Ernest Hemingway once said something like this--that when something good or fortuitous comes along, acknowledge it quietly, but don't put your mouth on it. It's a bit of a superstitious thing, I suppose, but I have always kind of identified with the thought. If you leap up and shout that you are healed, fate itself may be offended and decide to give you a poke in order to show you who is (still) boss. 

And, in fact, a new thorn in the side has been provided in order that the retreat of pain should not leave too comfortable a space to rest in. This is in the form of restless leg syndrome--not a new thorn, actually, but a recurring one, showing up and leaving by a whim its own. So while I am now able to lie on my back or on either side without searing pain, and thus to rest much more easily than I've been able to do in a long time, RLS has stepped in to make certain that I do not rest well. 

I must say, too, that the term RLS does not do justice to this nightly electrification of the body. Restless Body Syndrome would be much more accurate. I mean, I'm appropriately tired when I go to bed, but within ten minutes of lying down, my body decides that it is time to break-dance. Most folks who know me in the day really have no idea that I am able to move with such boundless contortionate energy. Too bad this symptom never occurs on the dance floor. In fact, it never occurs at any time other than nighttime when I would prefer to be sleeping. 

Nonetheless, I'll take RLS over the pain any day of the week. 

Friday, August 10, 2018

Mission Accomplished

Another earthquake yesterday afternoon, this around 5.5 on the scale. The curious thing about yesterday's quake is that you could hear the sound of its occurrence in sequence, from house to house, from the end of the street, where my house is located, to the head of the street, rattling each front gate along the way as it proceeded. (Note that nearly every house here has a heavy iron front gate that either slides on a runner or swings on hinges). Whenever this happens, men shout and women and children scream and everyone rushes outside to see what they can see, which is nothing, of course. And happily so, too--for if there were damage to be seen, they had probably best not be outside to begin with! 

So, yesterday I had a lunch date with Louis, my ex-wife (though still not legally so). This actually turned into a dinner date, as she forgot about the appointment till late afternoon. If there is one thing I have learned about myself in this long life, it is that I am nearly perfectly forgettable. 

And as I stood talking to her in the mall before parting, it struck me that she was finally truly gone, that my self-imposed mission to help her along her way had been accomplished, and that I was suddenly in a place where I could experience, with immediacy, with finality, the fact that I am totally alone, that she's not coming home, that I shall see very little of her from this time forward, that silence is not temporary or odd, like an earthquake, but permanent and eternal. It is finished.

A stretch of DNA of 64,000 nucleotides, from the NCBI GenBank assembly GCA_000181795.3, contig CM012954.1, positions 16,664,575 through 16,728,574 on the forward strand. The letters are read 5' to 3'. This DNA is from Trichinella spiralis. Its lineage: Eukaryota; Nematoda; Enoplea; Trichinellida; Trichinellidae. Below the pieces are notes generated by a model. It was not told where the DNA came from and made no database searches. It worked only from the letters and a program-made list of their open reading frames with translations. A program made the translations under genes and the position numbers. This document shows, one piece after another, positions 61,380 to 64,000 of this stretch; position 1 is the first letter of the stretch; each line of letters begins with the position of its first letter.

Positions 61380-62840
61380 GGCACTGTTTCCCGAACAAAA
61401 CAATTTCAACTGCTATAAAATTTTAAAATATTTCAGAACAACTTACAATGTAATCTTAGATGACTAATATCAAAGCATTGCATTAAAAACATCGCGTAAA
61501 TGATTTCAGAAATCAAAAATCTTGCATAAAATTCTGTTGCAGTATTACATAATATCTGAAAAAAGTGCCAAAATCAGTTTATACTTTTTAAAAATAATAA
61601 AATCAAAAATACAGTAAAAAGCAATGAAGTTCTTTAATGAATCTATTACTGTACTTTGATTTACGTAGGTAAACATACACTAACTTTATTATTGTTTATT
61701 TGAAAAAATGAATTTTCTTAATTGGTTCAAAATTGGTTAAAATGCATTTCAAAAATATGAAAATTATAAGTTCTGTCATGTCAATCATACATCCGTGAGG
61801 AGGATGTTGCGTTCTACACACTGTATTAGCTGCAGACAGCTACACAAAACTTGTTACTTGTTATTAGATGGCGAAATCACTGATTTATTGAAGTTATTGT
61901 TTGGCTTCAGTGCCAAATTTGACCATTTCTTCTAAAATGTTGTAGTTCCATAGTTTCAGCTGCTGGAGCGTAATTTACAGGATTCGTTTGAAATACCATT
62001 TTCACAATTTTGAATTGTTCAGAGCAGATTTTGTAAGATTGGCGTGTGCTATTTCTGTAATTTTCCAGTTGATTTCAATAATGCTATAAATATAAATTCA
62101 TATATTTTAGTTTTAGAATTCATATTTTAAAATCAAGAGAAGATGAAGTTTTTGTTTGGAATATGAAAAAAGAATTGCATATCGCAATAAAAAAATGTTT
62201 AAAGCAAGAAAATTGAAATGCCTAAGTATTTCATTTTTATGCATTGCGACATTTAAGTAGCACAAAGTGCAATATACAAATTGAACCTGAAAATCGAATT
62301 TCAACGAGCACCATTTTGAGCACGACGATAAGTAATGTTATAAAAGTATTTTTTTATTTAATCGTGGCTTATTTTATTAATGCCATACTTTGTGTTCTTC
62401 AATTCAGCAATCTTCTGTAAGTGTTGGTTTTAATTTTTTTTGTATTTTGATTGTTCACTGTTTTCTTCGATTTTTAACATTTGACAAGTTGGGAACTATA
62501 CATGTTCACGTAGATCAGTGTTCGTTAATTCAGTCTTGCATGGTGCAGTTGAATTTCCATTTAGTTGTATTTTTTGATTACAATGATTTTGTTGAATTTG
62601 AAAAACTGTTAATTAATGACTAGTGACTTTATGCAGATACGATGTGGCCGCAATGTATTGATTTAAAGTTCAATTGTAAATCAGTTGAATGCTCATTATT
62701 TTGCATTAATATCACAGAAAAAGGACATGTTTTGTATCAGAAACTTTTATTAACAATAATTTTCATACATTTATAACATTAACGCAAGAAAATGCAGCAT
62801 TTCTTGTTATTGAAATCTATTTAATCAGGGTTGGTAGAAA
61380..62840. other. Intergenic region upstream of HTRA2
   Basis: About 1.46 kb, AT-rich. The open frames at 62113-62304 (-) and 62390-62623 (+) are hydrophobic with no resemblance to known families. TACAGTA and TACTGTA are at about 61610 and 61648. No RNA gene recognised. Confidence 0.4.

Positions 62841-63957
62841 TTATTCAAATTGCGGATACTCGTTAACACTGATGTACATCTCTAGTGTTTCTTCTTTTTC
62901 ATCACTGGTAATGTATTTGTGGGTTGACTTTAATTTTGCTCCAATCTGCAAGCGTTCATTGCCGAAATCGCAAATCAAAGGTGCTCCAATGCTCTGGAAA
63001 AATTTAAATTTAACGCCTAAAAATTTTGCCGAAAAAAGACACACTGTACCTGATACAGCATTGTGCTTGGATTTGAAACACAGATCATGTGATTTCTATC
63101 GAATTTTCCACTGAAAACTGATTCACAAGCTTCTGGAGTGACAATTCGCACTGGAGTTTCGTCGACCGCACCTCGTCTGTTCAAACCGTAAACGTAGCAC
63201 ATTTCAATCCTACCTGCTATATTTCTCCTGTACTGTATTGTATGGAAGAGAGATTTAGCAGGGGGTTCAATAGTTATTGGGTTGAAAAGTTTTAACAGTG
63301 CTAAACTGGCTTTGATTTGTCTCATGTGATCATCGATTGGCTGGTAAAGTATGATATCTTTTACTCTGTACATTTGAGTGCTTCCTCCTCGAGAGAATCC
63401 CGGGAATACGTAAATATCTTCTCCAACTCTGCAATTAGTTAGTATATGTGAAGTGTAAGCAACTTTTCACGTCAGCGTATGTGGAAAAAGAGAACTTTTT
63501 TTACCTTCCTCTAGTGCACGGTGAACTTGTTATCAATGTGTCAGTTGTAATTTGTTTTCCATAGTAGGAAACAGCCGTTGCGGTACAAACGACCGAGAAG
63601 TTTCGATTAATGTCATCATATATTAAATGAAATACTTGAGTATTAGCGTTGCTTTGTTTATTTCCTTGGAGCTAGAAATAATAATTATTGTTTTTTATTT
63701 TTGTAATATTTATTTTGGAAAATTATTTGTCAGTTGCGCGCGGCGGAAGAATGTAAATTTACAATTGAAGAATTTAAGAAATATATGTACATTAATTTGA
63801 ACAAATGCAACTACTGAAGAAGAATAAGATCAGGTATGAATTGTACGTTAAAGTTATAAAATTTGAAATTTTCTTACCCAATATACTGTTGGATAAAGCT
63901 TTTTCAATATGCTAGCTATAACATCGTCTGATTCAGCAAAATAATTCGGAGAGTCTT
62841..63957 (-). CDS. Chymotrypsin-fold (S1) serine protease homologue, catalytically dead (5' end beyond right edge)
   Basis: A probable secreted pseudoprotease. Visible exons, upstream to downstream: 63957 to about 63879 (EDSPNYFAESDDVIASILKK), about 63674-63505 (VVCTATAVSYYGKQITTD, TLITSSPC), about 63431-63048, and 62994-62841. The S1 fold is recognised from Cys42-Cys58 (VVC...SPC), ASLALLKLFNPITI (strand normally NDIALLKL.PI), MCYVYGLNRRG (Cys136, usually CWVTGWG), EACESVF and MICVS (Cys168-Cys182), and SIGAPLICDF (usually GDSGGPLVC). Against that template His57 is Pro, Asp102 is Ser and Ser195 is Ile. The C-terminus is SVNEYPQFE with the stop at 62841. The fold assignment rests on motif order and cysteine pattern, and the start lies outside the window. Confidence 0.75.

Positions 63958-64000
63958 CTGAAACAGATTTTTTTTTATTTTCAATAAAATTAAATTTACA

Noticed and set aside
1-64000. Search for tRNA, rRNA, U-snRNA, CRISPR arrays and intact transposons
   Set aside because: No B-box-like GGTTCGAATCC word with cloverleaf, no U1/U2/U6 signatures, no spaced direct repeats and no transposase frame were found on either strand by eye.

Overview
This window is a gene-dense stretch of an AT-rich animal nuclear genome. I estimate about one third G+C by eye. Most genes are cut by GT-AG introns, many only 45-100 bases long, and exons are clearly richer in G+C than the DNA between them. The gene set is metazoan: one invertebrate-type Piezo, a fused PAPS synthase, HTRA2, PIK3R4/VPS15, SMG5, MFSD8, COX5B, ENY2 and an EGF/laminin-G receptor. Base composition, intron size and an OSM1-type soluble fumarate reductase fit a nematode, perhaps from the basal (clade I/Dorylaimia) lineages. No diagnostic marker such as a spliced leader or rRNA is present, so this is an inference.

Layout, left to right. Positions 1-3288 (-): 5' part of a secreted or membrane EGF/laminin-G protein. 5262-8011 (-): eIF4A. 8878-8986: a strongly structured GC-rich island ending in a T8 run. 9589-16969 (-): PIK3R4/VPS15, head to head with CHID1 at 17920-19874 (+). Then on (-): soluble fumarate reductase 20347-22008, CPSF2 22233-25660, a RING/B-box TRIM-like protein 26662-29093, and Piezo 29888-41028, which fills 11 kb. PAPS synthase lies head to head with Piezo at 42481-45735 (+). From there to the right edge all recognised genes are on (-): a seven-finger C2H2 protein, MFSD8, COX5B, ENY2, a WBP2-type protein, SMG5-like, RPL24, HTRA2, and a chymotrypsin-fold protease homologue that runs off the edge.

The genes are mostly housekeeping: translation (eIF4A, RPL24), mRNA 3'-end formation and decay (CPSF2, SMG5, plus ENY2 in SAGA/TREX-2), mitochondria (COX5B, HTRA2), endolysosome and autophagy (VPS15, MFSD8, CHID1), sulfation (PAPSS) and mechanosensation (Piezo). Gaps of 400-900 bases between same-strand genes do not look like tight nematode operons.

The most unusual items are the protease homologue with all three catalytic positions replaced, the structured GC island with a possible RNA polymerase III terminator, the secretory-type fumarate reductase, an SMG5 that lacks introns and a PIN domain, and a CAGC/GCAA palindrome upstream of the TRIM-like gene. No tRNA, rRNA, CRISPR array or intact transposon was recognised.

You see, since Louis left, in January of this year, after a two year affair of which I had become only gradually aware, I had committed myself to being a positive influence in the course she had decided upon. I felt that I had done my part in the marriage as best as I was able, I had brought us here to Bali, had set up our household, taken care of and raised her son, Sasha, had seen him on his way back to America a couple of years ago, and had found myself, at last, poor in both health and finances. What had I left to offer but for love? 

And what is marital love other than devotion, regardless of whether devotion is received in kind? 

I was determined to help and also to protect, because I know all too well that Louis is not a stable person. When you live long enough with a woman who suffers from bipolar disorder and know first hand the terror of dealing with an attempted suicide, you understand that you can never relax, you can never be careless. You take into account at all times what might happen (because it has already happened). You stand guard, on yourself and on her. You stand between yourself and otherwise normal, allowable emotions such as anger and remonstrance.  

It seemed that there could hardly have been a more dangerous scenario Louis could have gotten herself into than becoming involved in the stress of an extramarital affair, and with a married man at that, for particular to the disorder itself is the inability to deal with stress in a healthy manner. I committed myself to helping, counseling, advising, encouraging, because I was concerned about her safety, I worried about what she might do. And because I love her.